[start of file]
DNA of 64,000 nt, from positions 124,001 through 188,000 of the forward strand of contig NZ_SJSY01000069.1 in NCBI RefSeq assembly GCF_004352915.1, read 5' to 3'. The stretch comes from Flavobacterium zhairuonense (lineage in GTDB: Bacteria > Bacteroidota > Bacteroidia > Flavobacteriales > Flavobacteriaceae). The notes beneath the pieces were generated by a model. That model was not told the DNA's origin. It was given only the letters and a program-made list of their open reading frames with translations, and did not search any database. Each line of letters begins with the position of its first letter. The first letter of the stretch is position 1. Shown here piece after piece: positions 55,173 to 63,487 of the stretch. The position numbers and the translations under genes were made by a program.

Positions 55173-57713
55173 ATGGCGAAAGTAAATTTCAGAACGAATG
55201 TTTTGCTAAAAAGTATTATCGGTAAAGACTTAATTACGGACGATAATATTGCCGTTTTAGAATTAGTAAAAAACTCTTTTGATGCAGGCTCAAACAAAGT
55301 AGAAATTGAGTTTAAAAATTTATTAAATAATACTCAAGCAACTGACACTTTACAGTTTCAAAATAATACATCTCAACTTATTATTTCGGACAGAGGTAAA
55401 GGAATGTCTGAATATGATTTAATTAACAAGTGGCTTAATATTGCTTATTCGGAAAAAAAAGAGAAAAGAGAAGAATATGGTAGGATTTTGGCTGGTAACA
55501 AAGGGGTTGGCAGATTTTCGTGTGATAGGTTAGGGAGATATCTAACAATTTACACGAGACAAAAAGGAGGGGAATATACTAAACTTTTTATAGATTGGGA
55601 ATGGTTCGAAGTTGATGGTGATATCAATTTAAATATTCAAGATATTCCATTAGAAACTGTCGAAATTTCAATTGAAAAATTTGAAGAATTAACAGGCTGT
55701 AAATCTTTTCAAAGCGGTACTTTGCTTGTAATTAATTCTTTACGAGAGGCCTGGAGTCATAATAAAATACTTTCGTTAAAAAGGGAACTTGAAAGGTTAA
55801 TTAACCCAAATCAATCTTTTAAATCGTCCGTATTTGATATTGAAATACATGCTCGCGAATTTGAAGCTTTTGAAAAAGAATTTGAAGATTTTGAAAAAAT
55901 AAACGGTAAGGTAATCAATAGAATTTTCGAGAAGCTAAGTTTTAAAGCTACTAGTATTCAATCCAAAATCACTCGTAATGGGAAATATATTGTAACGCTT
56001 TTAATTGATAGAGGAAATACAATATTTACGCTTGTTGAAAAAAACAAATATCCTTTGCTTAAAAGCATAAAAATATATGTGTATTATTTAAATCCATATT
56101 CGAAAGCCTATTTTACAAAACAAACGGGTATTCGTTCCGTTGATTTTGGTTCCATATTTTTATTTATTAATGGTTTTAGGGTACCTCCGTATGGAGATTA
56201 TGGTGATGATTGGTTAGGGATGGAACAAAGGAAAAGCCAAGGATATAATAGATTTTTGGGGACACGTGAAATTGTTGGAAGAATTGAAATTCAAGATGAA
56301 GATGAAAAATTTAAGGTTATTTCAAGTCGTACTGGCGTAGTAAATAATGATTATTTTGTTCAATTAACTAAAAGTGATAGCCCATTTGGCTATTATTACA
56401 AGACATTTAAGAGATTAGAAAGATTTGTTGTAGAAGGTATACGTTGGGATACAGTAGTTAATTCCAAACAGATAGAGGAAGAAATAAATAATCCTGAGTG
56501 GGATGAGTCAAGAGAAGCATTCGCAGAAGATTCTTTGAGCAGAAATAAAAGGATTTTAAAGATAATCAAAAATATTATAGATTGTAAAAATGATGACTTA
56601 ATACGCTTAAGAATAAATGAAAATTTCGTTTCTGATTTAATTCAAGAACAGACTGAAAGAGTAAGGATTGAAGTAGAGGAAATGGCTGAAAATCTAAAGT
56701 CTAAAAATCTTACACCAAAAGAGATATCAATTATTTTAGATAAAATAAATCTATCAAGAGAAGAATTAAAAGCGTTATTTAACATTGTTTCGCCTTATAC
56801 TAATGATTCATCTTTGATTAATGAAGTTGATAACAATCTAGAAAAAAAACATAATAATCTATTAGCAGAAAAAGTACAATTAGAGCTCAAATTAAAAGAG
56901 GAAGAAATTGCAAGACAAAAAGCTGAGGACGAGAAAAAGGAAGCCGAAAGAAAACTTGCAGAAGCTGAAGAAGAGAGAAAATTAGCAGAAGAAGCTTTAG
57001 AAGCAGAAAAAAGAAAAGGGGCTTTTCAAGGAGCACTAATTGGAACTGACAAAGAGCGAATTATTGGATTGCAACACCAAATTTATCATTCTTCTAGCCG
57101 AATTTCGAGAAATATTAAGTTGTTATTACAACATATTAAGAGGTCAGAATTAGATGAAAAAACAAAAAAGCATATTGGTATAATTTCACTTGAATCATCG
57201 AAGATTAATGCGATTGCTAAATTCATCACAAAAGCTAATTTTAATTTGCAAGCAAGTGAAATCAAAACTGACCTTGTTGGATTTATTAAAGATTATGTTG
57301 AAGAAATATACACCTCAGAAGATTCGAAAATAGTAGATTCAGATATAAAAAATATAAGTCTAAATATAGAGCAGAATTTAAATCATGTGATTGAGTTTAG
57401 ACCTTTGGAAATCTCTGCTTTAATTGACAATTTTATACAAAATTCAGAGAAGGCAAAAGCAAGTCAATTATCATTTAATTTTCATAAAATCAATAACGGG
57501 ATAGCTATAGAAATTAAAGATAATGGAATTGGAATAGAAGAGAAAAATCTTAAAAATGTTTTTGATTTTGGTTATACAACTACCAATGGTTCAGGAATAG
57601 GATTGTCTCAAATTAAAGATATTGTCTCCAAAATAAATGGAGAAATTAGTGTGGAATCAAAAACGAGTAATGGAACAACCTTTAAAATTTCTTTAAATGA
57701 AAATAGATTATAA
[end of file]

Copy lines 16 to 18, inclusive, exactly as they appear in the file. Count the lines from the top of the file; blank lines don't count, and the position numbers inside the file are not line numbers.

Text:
56401 AGACATTTAAGAGATTAGAAAGATTTGTTGTAGAAGGTATACGTTGGGATACAGTAGTTAATTCCAAACAGATAGAGGAAGAAATAAATAATCCTGAGTG
56501 GGATGAGTCAAGAGAAGCATTCGCAGAAGATTCTTTGAGCAGAAATAAAAGGATTTTAAAGATAATCAAAAATATTATAGATTGTAAAAATGATGACTTA
56601 ATACGCTTAAGAATAAATGAAAATTTCGTTTCTGATTTAATTCAAGAACAGACTGAAAGAGTAAGGATTGAAGTAGAGGAAATGGCTGAAAATCTAAAGT